Missy tells us that “good” is “vain, arrogant and sentimental.” Maybe it is, but as she finds out in her tearful recollection of all those she has killed, good comes with a price.

Doctor Who Season 10 Episode 8 “The Lie of the Land”
The Bottom Line
The Doctor scolds that “Humanity is doomed to never learn from its mistakes.” Let’s hope he’s wrong.
A taught dystopian episode that is timely without being overly preachy. We know the reversal is coming, but it works anyway.
A little too on the nose at times, but forgivable.

Doctor Who Season 10 Episode 7 “The Pyramid at the End of the World” Review

This season has shaped up to be rather ‘grown-up’ in approach. In a collection of stories with serious takes on timely topics, this episode examines the value of freedom versus security. The Doctor, who is literally blind, must navigate his way through this dilemma, and for once, leans on the side of violence. He is swaggering and bold and continues to lie to Bill about his eyes.

Bill is wholly human, honestly compassionate, and is again representative of the audience as well as the voice of reason. The threat to Earth comes from the mysterious and technologically advanced Monks who threaten to take over the world by being asked to save it. Meanwhile, an unlikely series of events prompts the creation of an unrelenting biological disaster.

So far this has been the most consistent run of episodes since the reboot. Capaldi maintains the grumpiness and distance of his version of the Doctor, yet he has become a more endearing character in these flaws. Bill has done a great deal to balance him out and though I am becoming resolved to his departure I really hope she doesn’t leave at the end of the season along with him.

Doctor Who Season 10 Episode 10 “The Eaters of Light” | Review

Bill claims to know more about the disappearance of the Ninth Roman Legion and almost proves herself right. If not for the inter-dimensional light eating monster, she might have been. Nevertheless, she gives the Doctor a run for his money in all things. She is intelligent and brave and charming and self-sacrificing. She’d make a good Time Lord herself.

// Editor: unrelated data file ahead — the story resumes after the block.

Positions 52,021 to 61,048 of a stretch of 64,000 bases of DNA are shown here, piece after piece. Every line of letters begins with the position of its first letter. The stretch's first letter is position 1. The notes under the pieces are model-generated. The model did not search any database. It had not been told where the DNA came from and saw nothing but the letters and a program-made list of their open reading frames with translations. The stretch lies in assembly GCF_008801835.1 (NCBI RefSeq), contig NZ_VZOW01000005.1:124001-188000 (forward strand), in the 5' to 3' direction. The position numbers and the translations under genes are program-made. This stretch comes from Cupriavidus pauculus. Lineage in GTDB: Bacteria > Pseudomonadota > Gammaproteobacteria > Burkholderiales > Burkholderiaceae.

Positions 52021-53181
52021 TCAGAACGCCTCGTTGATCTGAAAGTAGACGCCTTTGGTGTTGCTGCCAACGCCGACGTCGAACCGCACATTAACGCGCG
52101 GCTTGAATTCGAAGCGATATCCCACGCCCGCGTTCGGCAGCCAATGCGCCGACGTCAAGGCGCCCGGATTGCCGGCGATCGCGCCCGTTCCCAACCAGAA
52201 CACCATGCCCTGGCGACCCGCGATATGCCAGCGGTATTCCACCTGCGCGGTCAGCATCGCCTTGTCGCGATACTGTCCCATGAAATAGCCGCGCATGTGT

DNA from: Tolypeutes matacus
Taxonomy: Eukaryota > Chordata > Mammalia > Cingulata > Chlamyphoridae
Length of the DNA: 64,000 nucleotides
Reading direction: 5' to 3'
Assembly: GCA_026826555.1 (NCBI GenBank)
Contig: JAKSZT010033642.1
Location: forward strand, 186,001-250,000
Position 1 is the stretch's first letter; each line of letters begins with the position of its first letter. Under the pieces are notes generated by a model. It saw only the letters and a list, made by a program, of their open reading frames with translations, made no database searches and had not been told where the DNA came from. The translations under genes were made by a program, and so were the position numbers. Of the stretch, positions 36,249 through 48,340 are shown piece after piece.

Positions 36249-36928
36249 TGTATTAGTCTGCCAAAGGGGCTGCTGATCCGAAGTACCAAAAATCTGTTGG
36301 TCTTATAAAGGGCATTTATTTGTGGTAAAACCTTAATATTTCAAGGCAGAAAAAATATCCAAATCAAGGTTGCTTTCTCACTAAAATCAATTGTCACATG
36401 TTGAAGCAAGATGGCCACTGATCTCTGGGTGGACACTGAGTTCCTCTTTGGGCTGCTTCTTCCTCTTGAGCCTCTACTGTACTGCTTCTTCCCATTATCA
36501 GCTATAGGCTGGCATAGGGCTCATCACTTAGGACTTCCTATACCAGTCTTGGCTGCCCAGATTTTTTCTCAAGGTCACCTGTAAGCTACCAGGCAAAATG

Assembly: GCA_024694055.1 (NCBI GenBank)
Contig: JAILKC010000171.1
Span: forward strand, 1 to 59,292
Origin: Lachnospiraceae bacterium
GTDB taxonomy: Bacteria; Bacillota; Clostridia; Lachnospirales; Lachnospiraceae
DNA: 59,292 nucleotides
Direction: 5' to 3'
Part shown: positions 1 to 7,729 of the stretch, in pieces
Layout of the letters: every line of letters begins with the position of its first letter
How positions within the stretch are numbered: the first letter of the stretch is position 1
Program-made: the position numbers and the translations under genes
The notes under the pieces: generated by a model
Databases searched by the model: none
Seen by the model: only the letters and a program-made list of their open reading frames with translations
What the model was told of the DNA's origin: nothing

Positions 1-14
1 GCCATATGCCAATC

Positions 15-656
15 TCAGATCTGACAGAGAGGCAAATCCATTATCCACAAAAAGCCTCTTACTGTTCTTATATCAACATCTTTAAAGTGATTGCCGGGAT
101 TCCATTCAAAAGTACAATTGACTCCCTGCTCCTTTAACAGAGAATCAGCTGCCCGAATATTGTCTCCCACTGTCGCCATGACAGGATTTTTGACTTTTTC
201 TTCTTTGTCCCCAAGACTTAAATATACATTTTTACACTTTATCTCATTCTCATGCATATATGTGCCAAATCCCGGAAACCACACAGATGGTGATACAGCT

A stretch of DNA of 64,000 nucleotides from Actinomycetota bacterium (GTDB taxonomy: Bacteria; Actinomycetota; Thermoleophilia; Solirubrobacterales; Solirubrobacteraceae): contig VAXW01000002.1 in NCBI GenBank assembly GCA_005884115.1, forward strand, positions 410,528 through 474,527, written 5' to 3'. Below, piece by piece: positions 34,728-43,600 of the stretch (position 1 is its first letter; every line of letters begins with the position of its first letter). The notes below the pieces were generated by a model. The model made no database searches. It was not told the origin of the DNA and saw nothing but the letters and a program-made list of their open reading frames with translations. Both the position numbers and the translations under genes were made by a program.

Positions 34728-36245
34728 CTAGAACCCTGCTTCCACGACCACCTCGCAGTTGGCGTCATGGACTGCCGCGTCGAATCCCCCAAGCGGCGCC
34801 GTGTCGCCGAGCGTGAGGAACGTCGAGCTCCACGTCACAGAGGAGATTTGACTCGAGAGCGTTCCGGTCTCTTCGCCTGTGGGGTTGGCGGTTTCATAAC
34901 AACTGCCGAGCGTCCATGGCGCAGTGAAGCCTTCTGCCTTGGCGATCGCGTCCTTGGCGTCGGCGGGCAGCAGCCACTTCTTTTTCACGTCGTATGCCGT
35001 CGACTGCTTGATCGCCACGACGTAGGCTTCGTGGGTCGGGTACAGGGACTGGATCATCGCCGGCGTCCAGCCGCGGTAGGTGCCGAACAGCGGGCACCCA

The episode has great elements to it. We have Romans who are always welcome, Scotland which is awesome, a dimensional rift and a fairly terrifying monster. The Doctor, of course, walks into the maximum danger with the confidence that things will sort themselves out.

As Bill considers her experiences in the TARDIS and understanding of the Doctor we get a better understanding of him as well. Not just for Capaldi’s version, but rather with an overall sense of perspective on them all. It is easy to see how, to this nearly immortal and all-knowing god-like alien, everybody just sounds like children.

Bill’s assumption of the leadership of Legion survivors is compelling too. Her line “you won’t all die in a hole in the ground” is so Doctor-ish. She’s learned so much and mostly for good. I really hope she is around for next season.

The Bottom Line
The episode is tense and spine tingling what at the same time another social commentary about communication and uniting in the face of a common and ruthless enemy.
Yes!Bill. Pearl Mackie just owns this character and has created one of the best companions ever.
No...Nardole is either goofy comic relief or a vehicle for scolding exposition. I was hoping that he would be a better balanced character.
General-DC Comics